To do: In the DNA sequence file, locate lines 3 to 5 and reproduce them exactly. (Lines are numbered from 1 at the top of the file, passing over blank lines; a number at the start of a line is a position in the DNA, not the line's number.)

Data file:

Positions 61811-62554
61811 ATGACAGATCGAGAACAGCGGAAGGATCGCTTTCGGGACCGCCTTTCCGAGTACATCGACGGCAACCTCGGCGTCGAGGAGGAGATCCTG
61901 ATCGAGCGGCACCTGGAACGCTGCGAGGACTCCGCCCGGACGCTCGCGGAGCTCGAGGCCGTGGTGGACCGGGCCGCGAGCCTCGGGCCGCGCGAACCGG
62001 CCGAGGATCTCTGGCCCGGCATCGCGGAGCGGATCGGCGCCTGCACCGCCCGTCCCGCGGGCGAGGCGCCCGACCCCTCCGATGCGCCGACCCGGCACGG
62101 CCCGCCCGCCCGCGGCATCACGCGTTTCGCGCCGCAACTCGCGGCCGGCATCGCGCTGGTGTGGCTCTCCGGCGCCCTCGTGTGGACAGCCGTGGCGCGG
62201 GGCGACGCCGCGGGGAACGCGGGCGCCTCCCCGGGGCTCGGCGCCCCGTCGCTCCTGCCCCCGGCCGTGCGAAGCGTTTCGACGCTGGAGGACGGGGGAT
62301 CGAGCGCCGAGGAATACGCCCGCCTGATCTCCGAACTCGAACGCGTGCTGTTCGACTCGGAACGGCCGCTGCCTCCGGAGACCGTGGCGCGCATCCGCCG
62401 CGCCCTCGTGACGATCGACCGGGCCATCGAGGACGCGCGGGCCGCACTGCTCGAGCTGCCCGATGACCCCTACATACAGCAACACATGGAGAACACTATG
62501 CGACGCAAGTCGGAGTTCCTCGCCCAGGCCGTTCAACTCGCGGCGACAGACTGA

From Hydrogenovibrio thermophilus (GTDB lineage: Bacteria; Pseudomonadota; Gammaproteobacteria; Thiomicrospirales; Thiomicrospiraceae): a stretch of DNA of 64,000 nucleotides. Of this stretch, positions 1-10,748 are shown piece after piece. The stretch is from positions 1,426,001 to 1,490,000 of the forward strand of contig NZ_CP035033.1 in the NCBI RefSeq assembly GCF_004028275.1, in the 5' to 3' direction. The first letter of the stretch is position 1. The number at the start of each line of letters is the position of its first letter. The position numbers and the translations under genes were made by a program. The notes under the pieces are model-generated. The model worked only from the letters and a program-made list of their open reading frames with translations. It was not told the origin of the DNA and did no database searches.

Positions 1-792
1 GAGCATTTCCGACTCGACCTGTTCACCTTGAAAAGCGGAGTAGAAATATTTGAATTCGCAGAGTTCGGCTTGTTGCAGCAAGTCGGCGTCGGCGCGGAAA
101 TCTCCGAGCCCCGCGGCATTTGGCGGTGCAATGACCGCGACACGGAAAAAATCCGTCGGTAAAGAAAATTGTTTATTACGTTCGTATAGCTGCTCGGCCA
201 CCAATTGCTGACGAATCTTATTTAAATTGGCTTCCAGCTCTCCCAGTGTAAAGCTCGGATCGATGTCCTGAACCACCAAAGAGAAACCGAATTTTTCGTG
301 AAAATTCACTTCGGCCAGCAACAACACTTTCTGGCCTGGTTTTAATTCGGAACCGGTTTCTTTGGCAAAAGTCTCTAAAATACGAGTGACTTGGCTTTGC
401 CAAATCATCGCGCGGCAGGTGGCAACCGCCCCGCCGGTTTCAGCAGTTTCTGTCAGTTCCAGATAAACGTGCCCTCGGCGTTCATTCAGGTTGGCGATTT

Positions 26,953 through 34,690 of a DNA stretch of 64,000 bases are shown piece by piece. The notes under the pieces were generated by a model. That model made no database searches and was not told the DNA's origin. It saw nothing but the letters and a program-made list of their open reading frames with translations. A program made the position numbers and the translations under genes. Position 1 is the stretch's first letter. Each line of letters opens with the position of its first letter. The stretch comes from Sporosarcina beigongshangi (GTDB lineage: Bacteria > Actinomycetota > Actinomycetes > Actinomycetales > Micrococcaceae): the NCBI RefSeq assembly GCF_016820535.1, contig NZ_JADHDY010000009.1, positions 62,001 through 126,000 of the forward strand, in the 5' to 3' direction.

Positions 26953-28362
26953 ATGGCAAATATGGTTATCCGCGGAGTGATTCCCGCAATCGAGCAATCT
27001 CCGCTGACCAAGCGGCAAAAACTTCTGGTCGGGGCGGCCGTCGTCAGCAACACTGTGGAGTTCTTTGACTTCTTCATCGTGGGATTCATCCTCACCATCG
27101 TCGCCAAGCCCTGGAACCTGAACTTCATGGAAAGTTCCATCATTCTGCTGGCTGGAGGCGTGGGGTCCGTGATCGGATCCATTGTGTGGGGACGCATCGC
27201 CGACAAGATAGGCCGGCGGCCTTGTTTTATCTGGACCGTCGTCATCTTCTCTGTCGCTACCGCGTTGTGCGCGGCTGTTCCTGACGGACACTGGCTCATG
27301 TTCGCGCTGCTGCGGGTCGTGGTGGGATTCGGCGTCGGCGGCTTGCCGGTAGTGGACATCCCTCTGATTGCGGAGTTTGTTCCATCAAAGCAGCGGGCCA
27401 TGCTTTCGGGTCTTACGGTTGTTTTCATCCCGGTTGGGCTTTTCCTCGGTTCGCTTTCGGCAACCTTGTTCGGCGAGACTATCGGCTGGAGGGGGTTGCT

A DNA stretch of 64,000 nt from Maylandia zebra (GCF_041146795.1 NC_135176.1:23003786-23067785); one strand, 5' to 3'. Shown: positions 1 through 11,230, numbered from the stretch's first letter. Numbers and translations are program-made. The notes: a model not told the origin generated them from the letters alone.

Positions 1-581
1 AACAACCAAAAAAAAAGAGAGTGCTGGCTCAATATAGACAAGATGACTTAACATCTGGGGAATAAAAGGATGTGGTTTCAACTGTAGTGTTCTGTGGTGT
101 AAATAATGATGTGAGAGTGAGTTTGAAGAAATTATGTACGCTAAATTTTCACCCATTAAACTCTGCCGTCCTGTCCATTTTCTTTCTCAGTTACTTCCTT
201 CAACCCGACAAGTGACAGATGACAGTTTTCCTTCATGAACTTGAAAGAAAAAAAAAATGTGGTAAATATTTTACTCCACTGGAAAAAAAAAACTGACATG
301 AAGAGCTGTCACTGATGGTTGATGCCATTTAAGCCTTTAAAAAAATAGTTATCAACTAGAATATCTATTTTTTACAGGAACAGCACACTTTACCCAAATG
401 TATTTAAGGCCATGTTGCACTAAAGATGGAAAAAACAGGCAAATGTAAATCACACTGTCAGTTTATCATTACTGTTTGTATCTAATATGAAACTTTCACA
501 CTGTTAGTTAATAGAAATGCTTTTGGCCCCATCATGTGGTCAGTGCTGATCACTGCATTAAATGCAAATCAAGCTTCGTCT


61901 ATCGAGCGGCACCTGGAACGCTGCGAGGACTCCGCCCGGACGCTCGCGGAGCTCGAGGCCGTGGTGGACCGGGCCGCGAGCCTCGGGCCGCGCGAACCGG
62001 CCGAGGATCTCTGGCCCGGCATCGCGGAGCGGATCGGCGCCTGCACCGCCCGTCCCGCGGGCGAGGCGCCCGACCCCTCCGATGCGCCGACCCGGCACGG
62101 CCCGCCCGCCCGCGGCATCACGCGTTTCGCGCCGCAACTCGCGGCCGGCATCGCGCTGGTGTGGCTCTCCGGCGCCCTCGTGTGGACAGCCGTGGCGCGG